• make sure your MacBook (Air/Pro) has it’s power adapter plugged in when using an external display, else you cannot use your display with the MacBook’s lid closed and your MacBook will quickly run out of battery
  • if your MacBook has USB-C (Thunderbolt 3) ports, and your Display doesn’t have a built-in multi-port USB3-hub, consider getting a USB-C Docking-hub
  • if your MacBook has regular USB ports, and your Display doesn’t have a built-in multi-port USB3-hub, consider getting yourself an additional USB3-hub
  • if your mouse is on a very reflective surface (like a glass table) or a wobbly surface (like a rustic wooden table), your mouse will not work reliably, so it is advisory to use a mouse mat (or a plastic placemat or even a sturdy-covered magazine)
  • to minimize the clutter of cables, you can use a cable hose to keep your cables together (budget option : use tie-ribs, or even ‘the pieces of plastic covered metal wire’ that you get with nearly every cable or electronic device you buy, to tie your cables together)

 

Some suggestions (no single display is optimal on all requirements) :

for office & graphic work : BenQ BL2420PT display : 23.8″ / 16:9 / 2560×1440 (2K/QHD) / 5ms / 60Hz / IPS / HDMI v1.4 & DisplayPort v1.2 / adjustable height & orientation / 2x USB2.0 out / no webcam / 2x 1W stereo-speakers / audio minijack out / 15mm bezel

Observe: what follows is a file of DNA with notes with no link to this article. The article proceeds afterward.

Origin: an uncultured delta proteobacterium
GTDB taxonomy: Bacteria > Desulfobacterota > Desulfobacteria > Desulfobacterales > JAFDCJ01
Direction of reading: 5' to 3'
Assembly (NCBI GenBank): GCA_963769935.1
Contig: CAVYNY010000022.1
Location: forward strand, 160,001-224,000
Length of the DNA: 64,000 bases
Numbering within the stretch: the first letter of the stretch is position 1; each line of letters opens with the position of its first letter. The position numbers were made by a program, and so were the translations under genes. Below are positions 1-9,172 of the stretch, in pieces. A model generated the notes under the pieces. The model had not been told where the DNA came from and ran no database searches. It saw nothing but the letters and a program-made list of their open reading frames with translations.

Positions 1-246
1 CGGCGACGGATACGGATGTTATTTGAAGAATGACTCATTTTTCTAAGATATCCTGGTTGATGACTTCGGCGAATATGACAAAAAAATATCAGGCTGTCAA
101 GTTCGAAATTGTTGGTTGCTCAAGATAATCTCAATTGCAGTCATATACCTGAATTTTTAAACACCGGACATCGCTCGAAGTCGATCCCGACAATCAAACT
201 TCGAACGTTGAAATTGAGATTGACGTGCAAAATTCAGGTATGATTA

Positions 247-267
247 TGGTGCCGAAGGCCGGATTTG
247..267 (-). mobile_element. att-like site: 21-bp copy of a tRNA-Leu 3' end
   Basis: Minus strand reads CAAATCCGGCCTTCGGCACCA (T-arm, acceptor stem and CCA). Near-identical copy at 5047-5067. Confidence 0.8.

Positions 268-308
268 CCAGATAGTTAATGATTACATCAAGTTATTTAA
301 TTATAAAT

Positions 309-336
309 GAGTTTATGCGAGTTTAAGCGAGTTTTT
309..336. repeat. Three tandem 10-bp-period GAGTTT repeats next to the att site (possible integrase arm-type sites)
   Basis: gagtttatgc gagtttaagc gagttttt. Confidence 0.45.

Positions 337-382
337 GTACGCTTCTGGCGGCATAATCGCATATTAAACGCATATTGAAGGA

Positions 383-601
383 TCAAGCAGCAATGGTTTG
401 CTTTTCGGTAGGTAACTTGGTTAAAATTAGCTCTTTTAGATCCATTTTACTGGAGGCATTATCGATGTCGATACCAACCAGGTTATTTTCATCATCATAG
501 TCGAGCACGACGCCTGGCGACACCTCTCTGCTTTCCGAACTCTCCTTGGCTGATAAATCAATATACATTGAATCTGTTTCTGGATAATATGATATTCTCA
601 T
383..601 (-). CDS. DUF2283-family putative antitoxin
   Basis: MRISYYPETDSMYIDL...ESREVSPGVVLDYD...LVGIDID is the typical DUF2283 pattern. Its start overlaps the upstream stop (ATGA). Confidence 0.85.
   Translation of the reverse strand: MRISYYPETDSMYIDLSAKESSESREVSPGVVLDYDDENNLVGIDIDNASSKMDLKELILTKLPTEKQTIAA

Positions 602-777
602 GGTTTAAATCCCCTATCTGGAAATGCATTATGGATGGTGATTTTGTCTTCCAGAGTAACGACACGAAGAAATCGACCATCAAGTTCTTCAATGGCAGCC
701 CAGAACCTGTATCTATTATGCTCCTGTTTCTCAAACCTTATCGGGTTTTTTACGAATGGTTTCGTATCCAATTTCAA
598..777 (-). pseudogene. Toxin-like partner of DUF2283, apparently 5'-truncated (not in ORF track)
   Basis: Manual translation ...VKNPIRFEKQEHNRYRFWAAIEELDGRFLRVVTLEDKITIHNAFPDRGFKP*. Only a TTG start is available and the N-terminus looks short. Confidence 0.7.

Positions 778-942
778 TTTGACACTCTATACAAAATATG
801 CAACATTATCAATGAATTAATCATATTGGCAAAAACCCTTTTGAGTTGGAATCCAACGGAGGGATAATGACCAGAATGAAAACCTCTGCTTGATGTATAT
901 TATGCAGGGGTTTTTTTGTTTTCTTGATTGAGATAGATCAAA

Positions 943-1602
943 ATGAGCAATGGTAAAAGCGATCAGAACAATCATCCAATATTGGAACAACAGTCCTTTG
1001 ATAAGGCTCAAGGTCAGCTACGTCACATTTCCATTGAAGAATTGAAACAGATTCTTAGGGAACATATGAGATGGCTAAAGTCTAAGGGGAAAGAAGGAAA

for videoconferencing & office work : Philips B-line 241B7QPJKEB / 23.8″ / 16:9 / 1920×1080 (1K/HD) / 5ms / 60Hz / IPS / HDMI v1.4 & DisplayPort v1.2 / adjustable height & orientation / 3x USB3.0 out / pop-up 2MP webcam / 2W stereo-speakers / audio minijack out / 2mm bezel

for gaming : BenQ Zowie XL2411P display : 24″ / 16:9 / 1920×1080 (1K/HD) / 1ms / 144Hz / TN / HDMI & DisplayPort v1.2 / adjustable height & orientation / no USB out / no webcam / no speakers / audio minijack out / 15mm bezel

miniDisplayPort cable : Rankie miniDP-to-DP-cable : miniDisplayPort in / DisplayPort out / up to 4K/UltraHD (3840×2160)

USB-C to HDMI cable : Uni USB-C HDMI cable : USB-C in / HDMI out / up to 4K/UltraHD @60Hz (3840×2160)

USB3.0-to-Ethernet-adapter : TP-Link UE300 Gigabit LAN adapter : USB3.0 / RJ45 LAN / Gigabit (10/100/1000Mbps) Ethernet

USB-C-to-GigabitEthernet-adapter : AmazonBasics USB-C Gigabit LAN adapter : USB-C / RJ45 LAN / Gigabit (10/100/1000Mbps) Ethernet

USB2.0-to-Ethernet-adapter : TP-Link UE200 LAN adapter : USB2.0 / RJ45 LAN / 10/100Mbps Ethernet

USB3-hub : Vogek 6 port USB3.0 hub : powered hub / 6x USB3.0 out

office keyboard : Logitech K380 keyboard : full-size keys / wireless RF & Bluetooth / no numeric pad / macOS printing on-key / no trackpad

high-end office & design keyboard : Logitech MX keyboard : full-size keys / wireless RF & Bluetooth / numeric pad / macOS printing on-key / no trackpad

keyboard with trackpad : Logitech K400 Livingroom keyboard : full-size keys / wireless RF & Bluetooth / no numeric pad / no macOS printing on-key / trackpad

ergonomic mouse mat : Comfort Gel Wrist Support Mouse Pad

cable hose : Neoprene Cable Tube